There are differences in the three level health service systems offered in urban and rural areas in China. The urban three level health service system includes a tertiary/specialised hospital, a CHC and a CHS/Clinic. The rural three level health service system includes a tertiary hospital, a township hospital and a clinic. Most CHCs in urban areas, like township hospitals in rural areas, can provide inpatient, outpatient and public health services for the public. CHS and clinics provide outpatient and public healthcare services. Primary healthcare refers to the basic healthcare and public health services provided by CHC/township hospital and CHS/clinics.
Medical insurance was assessed by one question: Which is your current medical insurance? There were five possible answers to this question:
None of the patients in the sample had two types of health insurance. Because the basic medical insurance offerings cover different populations according to the person’s type of work and residence location, almost no one can have two different basic medical insurance.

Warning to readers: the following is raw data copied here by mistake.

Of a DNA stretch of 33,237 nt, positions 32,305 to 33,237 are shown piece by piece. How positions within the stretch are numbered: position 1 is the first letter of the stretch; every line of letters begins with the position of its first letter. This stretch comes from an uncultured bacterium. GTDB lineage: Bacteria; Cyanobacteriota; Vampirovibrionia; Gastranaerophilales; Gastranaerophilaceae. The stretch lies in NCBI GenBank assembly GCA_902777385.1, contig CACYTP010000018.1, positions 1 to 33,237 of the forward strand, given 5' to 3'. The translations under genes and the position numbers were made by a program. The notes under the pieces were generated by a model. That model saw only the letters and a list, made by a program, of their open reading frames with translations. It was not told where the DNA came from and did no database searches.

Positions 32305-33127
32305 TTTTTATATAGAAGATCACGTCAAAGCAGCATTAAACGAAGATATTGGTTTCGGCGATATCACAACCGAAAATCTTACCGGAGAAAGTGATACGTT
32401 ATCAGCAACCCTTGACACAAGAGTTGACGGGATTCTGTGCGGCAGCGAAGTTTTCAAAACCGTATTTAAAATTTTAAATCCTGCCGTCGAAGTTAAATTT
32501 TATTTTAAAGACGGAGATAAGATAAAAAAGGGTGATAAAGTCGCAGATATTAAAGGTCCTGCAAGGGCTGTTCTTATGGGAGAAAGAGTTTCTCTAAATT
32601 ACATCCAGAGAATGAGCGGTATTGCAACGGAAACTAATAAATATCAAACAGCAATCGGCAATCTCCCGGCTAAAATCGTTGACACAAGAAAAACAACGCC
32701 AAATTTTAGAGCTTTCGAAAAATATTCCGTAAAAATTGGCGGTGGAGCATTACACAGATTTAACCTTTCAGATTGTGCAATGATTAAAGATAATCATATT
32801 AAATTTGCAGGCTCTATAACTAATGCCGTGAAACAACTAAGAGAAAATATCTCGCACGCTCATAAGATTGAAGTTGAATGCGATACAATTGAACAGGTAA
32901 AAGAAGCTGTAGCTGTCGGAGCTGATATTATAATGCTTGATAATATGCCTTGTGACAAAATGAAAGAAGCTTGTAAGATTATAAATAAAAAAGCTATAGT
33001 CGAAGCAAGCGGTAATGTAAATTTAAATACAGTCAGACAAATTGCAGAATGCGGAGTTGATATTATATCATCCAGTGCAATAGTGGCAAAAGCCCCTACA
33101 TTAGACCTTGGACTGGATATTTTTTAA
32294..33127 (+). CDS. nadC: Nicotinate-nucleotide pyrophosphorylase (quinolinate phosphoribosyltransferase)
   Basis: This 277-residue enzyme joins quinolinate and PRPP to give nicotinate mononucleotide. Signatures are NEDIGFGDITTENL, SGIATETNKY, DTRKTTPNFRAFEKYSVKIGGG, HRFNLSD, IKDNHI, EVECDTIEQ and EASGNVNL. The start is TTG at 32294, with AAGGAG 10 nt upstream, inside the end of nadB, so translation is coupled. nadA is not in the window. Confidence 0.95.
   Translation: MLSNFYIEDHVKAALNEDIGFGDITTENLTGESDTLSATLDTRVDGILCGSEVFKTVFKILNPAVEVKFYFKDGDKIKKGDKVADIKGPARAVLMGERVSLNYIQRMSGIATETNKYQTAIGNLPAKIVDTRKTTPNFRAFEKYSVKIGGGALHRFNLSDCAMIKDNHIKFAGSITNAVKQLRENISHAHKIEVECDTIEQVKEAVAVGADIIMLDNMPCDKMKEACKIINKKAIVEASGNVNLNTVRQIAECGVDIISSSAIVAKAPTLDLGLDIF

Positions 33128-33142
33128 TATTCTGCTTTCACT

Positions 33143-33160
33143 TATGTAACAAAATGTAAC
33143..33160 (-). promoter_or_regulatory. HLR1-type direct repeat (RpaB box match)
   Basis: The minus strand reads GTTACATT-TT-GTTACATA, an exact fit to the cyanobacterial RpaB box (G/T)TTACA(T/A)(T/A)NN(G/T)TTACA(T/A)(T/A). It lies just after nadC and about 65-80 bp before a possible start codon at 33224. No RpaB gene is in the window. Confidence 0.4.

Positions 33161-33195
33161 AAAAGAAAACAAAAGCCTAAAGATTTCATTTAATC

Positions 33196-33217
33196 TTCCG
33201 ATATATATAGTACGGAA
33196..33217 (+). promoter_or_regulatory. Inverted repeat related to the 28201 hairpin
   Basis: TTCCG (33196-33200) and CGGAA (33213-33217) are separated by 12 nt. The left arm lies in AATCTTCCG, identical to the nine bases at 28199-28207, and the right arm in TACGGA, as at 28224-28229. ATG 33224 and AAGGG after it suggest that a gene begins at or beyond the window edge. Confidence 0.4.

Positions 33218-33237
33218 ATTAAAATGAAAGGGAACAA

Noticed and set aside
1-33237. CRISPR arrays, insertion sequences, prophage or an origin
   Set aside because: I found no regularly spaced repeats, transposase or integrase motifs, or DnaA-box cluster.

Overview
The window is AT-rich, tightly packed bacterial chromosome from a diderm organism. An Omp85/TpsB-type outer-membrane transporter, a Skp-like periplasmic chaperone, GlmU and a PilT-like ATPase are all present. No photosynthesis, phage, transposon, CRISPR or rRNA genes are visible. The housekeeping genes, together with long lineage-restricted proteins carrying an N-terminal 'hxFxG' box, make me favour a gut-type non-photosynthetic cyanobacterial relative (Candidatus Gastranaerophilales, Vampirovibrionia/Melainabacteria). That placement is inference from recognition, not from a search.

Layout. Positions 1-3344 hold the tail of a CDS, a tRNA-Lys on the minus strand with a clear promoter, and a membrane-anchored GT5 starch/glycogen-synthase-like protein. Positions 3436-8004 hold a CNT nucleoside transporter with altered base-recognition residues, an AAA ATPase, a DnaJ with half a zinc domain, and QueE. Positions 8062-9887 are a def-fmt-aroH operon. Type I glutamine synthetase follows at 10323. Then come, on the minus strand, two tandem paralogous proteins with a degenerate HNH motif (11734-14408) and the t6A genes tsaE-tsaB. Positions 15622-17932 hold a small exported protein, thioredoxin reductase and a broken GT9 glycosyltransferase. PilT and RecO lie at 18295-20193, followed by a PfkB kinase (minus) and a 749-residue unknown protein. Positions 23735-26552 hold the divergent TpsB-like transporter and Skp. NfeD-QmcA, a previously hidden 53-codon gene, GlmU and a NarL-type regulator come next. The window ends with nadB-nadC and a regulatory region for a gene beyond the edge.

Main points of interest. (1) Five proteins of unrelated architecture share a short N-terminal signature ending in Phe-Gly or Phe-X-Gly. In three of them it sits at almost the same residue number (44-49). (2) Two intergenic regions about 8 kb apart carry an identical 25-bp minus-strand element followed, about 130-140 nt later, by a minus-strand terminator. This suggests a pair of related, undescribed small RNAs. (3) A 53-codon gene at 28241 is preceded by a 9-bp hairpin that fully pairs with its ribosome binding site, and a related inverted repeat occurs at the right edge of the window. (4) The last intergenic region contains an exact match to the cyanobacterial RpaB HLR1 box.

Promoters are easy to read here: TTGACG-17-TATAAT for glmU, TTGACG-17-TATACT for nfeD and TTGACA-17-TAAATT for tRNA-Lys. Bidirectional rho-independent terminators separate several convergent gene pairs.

Health financial risk was measured through medical expenditure and family income. Family income was calculated from personal annual income. Total medical expenditure included outpatient expenditure and inpatient expenditure over the past year. To calculate health financial risk, medical expenditure was divided by family income. Medical expenditure/family income results <0.2 indicated low health financial risk. Medium health financial risk was suggested by medical expenditure/family income ≥0.2 and<0.4. High health financial risk was indicated by medical expenditure/family income ≥0.4. Patients with zero family income were defined by the study as having high health financial risks.